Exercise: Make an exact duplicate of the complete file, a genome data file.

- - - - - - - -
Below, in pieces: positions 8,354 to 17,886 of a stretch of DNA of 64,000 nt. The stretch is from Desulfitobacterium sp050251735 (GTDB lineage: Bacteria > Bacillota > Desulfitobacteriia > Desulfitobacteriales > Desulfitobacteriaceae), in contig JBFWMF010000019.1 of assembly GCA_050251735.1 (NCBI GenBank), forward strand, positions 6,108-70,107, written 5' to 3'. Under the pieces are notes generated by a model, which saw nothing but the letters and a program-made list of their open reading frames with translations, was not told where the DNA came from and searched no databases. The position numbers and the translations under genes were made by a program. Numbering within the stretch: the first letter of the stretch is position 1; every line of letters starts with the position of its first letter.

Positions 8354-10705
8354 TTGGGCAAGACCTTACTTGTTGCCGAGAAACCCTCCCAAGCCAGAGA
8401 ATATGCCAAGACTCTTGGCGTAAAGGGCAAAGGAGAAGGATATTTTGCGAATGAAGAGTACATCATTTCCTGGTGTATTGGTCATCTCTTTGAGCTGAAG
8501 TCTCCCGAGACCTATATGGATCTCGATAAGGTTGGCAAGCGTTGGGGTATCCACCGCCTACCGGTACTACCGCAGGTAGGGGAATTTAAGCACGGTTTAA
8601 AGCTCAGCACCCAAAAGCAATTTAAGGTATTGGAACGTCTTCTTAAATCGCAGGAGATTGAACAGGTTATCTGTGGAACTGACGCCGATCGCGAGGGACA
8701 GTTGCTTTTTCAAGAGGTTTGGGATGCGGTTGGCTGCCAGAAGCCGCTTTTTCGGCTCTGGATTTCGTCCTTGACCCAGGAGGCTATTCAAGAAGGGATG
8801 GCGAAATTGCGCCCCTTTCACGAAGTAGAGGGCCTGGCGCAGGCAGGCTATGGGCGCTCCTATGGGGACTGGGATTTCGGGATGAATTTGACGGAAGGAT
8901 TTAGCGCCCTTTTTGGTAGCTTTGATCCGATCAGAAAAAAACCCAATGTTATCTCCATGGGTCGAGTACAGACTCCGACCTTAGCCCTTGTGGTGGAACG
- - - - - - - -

Below, in pieces: positions 8,354 to 17,886 of a stretch of DNA of 64,000 nt. The stretch is from Desulfitobacterium sp050251735 (GTDB lineage: Bacteria > Bacillota > Desulfitobacteriia > Desulfitobacteriales > Desulfitobacteriaceae), in contig JBFWMF010000019.1 of assembly GCA_050251735.1 (NCBI GenBank), forward strand, positions 6,108-70,107, written 5' to 3'. Under the pieces are notes generated by a model, which saw nothing but the letters and a program-made list of their open reading frames with translations, was not told where the DNA came from and searched no databases. The position numbers and the translations under genes were made by a program. Numbering within the stretch: the first letter of the stretch is position 1; every line of letters starts with the position of its first letter.

Positions 8354-10705
8354 TTGGGCAAGACCTTACTTGTTGCCGAGAAACCCTCCCAAGCCAGAGA
8401 ATATGCCAAGACTCTTGGCGTAAAGGGCAAAGGAGAAGGATATTTTGCGAATGAAGAGTACATCATTTCCTGGTGTATTGGTCATCTCTTTGAGCTGAAG
8501 TCTCCCGAGACCTATATGGATCTCGATAAGGTTGGCAAGCGTTGGGGTATCCACCGCCTACCGGTACTACCGCAGGTAGGGGAATTTAAGCACGGTTTAA
8601 AGCTCAGCACCCAAAAGCAATTTAAGGTATTGGAACGTCTTCTTAAATCGCAGGAGATTGAACAGGTTATCTGTGGAACTGACGCCGATCGCGAGGGACA
8701 GTTGCTTTTTCAAGAGGTTTGGGATGCGGTTGGCTGCCAGAAGCCGCTTTTTCGGCTCTGGATTTCGTCCTTGACCCAGGAGGCTATTCAAGAAGGGATG
8801 GCGAAATTGCGCCCCTTTCACGAAGTAGAGGGCCTGGCGCAGGCAGGCTATGGGCGCTCCTATGGGGACTGGGATTTCGGGATGAATTTGACGGAAGGAT
8901 TTAGCGCCCTTTTTGGTAGCTTTGATCCGATCAGAAAAAAACCCAATGTTATCTCCATGGGTCGAGTACAGACTCCGACCTTAGCCCTTGTGGTGGAACG